Conversation = Content + Connection
November 19, 2007
Let’s start with four statements about conversation(s).
- “Conversation is a profound act of humanity.” That quote is from a wonderful essay, the wonderful title of which provides the next statement.
- Markets Are Conversations (Searls & Weinberger).
- The naked corporation should have naked conversations with customers and other stakeholders. (Each of the naked terms is a book title: the first is how Tapscott & Ticoll describe the transparent and trustworthy firm, while the second is how Scoble & Israel describe corporate blogging done right.)
- Conversation = content + connection.
The above statements set the stage for some thoughts prompted by Alex Iskold’s remark (on Read/Write Web) that blogging just isn’t that hot anymore, in part due to “competition from social networks and microblogging platforms.” My first reaction was what I now think of as a knee-jerk defense of blogging: microblogging is still blogging, blogging is conversation and hence social, a blogroll is a set of links in a social network, as well as a set of web links, etc.
Taking a step back enables a clearer second thought. Conversation is still vital to the web, to society, and to human nature. What’s changing on the web right now is the relative emphasis between two ingredients of conversation: content and connection.
Traditional blogging emphasizes content. The “average” blog post is like a short article, with a few paragraphs, such as the most popular recent post on this blog. There is of course a lot of variation around this average: some of my posts are far shorter, some are rather longer, and posts at RWW tend to be in-depth, and hence on the long side.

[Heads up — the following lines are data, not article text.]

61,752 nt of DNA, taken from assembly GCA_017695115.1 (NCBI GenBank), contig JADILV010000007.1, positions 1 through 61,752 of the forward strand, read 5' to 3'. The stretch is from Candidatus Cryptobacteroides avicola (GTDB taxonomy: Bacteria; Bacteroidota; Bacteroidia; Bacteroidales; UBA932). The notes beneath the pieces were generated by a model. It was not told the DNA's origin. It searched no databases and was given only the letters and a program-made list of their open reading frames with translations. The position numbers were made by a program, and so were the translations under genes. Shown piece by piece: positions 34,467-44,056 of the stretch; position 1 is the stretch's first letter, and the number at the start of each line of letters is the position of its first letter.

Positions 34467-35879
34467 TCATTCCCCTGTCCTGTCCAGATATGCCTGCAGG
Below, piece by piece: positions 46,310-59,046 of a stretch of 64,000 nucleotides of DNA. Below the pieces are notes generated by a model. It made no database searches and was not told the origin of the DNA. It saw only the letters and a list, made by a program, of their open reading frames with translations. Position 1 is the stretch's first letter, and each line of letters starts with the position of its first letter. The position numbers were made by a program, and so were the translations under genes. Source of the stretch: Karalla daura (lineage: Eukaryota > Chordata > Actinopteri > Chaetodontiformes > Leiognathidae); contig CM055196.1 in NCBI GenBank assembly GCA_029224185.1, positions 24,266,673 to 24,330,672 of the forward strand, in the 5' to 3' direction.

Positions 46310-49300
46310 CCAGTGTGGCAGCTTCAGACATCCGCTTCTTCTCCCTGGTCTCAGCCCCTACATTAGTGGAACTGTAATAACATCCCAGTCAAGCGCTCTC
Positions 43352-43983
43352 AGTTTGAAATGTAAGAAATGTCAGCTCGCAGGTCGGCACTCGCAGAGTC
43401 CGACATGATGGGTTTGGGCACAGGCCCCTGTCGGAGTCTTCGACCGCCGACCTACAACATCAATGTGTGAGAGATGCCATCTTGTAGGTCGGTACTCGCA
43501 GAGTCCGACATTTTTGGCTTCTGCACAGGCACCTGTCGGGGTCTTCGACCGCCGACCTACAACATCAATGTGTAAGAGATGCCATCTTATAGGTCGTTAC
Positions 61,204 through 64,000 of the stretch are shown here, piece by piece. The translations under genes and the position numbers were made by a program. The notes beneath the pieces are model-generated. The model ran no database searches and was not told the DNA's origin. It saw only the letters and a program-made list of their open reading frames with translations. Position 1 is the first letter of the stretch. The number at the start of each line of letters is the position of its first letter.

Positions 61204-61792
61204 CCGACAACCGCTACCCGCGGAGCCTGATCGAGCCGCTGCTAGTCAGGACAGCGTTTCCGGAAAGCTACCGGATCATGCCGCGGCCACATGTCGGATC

Social networks, of course, emphasize connection. But if you look at a page on, say, Facebook, you will see not the person’s connections, but also content. Compared with blog content, Facebook content is more likely to be compressed. For example, the top of my profile includes status, which is rather brief, and links to some of my recent web activity, which happens to be blogging. It compresses each post down to author, post title, and blog name.
I could now take the paradoxical step of expanding on various forms of compression. But I won’t, since to do so might cannibalize a follow-up post, would make this post longer than I want it to be, and would dilute the main point of the post.
The point is that conversation is vital to us, that content and connection are two of the main ingredients of conversation, and that there is currently a trend on the web toward conversations heavier on connection and lighter on content. To be more specific, that’s the point I’ve tried to make in this particular post, and the point around which I’m trying to get a conversation started.